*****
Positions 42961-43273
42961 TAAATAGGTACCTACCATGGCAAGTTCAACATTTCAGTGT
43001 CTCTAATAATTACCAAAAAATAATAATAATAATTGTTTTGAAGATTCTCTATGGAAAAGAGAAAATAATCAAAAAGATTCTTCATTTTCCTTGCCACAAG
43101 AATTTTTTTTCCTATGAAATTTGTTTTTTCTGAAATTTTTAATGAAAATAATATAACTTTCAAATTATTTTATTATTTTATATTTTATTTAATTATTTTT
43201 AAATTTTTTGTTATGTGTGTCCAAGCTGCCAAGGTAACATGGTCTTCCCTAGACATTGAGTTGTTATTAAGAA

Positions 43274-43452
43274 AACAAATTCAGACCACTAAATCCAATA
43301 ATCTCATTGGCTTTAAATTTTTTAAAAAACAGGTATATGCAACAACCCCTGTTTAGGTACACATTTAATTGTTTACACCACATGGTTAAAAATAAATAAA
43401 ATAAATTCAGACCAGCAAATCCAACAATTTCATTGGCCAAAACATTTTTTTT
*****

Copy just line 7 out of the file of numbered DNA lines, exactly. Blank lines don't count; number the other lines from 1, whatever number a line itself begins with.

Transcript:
43274 AACAAATTCAGACCACTAAATCCAATA